So I say 'never' as well. Mainly because books and films have a single name to associate when video games 'sort of' do.


    HALO by... BUNGIE... and MICROSOFT for your XBOX
    FIFA 08 by EA SPORTS.

    Games don't tend to make "stars"
    • CommentTimeFeb 19th 2008 edited
    This seems like the wagerer thinks that what is at its inception a fringe publication/medium will forever stay that way. It isn't that he makes bad arguments, but he's starting from that base presumption. And that's a position that doesn't have legs to stand on.

    Woodstock was a fringe thing, and it shaped the direction of popular music. Forever. Now granted, rock and roll was not necessarily a fringe thing at the time that Woodstock began reshaping it. But that's because the people who went, the ones who were most affected by it, were brought up with comparable music. Buddy Holly, Richie Valens, the earlier Beatles, the music that Woodstock used as a stepping stone. Using that as an analogy: since video games really became household items right around 1980-85, by the time that the kids born in that era (and those a bit before, probably 1974-ish) are having grand-kids, you won't have the gap wherein the grandparents can't see why the kids enjoy hitting buttons and watching strange shapes move around the screen for hours on end.

    I want to say that comics are becoming more and more accepted as a legitimate medium, but it's a tough line to draw. People who want to read only good comics refer to them as "graphic novels." Those of us who bought the individual issues know that there's no real difference other than the binding. I'll admit that reading 100 Bullets makes a lot more sense in the TPBs, but it isn't any different when read one issue at a time. So while you have things like Maus and Sandman, things like Sin City still need to be made into films before the general population thinks about granting them the cultural relevance that comic book readers already do.
  6.  (1092.10)
    They are all linear forms of entertainment.

    I don't think it is possible to achieve the same things in an interactive medium. It relies too much on the player. Too much control over the experience by the creators is lost.
    • CommentTimeFeb 19th 2008
    "as mature and well-respected as comic books are today"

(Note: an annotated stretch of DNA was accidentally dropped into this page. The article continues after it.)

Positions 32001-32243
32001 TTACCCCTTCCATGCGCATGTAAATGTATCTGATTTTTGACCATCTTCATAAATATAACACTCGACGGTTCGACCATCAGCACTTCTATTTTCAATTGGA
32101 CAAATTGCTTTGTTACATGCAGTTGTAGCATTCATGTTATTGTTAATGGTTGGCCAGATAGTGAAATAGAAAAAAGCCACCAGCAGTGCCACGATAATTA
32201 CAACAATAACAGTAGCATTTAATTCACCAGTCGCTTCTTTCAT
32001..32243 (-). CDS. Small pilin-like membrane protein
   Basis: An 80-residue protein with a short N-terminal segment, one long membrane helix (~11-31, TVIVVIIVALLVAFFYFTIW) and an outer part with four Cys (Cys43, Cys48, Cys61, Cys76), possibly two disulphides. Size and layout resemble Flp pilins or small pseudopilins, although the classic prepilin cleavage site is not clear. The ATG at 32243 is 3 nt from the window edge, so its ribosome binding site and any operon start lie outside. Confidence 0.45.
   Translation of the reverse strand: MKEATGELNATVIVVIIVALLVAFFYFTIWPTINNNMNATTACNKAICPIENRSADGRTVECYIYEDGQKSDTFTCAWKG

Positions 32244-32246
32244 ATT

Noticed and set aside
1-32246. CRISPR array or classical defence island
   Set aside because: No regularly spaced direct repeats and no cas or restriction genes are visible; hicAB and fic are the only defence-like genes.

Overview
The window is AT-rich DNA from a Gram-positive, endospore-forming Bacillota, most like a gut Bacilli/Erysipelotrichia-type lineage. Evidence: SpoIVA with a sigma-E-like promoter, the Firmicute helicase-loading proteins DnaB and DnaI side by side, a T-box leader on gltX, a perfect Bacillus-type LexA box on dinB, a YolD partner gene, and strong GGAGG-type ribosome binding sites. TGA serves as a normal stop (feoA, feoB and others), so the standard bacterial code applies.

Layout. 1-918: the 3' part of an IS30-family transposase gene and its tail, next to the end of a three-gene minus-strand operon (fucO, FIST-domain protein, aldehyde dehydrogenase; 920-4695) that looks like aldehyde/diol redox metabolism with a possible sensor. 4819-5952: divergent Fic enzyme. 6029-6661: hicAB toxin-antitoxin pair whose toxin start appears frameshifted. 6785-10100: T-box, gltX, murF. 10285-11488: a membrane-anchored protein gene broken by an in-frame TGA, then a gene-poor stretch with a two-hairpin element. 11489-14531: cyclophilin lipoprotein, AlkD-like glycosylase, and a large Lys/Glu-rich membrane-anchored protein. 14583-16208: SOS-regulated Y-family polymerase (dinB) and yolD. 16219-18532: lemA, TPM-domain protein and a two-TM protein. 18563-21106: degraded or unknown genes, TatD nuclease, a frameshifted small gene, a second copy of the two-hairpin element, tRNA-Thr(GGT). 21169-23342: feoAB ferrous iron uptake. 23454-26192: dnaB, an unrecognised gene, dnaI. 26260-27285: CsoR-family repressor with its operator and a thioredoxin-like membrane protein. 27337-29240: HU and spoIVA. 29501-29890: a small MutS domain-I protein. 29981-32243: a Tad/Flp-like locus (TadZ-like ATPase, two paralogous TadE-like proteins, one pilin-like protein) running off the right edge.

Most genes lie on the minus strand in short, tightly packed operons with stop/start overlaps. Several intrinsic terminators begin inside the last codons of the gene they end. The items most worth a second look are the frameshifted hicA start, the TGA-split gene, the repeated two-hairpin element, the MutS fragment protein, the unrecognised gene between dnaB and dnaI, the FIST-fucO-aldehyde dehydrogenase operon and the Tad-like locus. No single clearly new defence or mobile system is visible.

I don't know if it's meant to but this seems to be making two separate statements in one sentence. By saying 'as mature' he's bringing to mind the fact that there are many highly accomplished comic books out there of great artistic value, but by saying 'well-respected' he's reminding us that the vast majority still have little time or respect for comic books. I assume the important part of his point is the latter, since he seems to be betting that video games will never be fully accepted by either the mainstream or in high-art circles.

    I already basically have a similar view to him. To my mind there are three things that I am highly doubtful as to their potential to ever really be 'art', and they are advertisements, pornography, and video games. I'm not being disparaging to either one of those, I just think that in each case there is a functional aspect to them that takes precedence over - and often completely negates - any artistic merit. In fact in many cases trying to introduce artistry into either one of those can be detrimental to its primary function.
  7.  (1092.12)
    Hold on....culturally relevant? How are we going to measure that?

    Halo 3 sold 5.2 million copies worldwide
    Harry Potter sold about 11 million

    Actually, I would take that bet, then immediately demand money because he's lost. And I would punch him until he cough up.
    • CommentTimeFeb 19th 2008
    @Pete Martin

    Metal Gear Solid by Hideo Kojima.

    Also, congress has been trying to get video games banned/censored/declawed for years now.
  8.  (1092.14)
    Or how about: Miyamoto, Wright, Sakaguchi, and Molyneux.

    Right now the games industry does look a bit like the studio system of early film I think, which is another issue I have with the article. As Verde pointed out it is profoundly ahsitorical, lacking any understanding or context for how film was seen at its conception.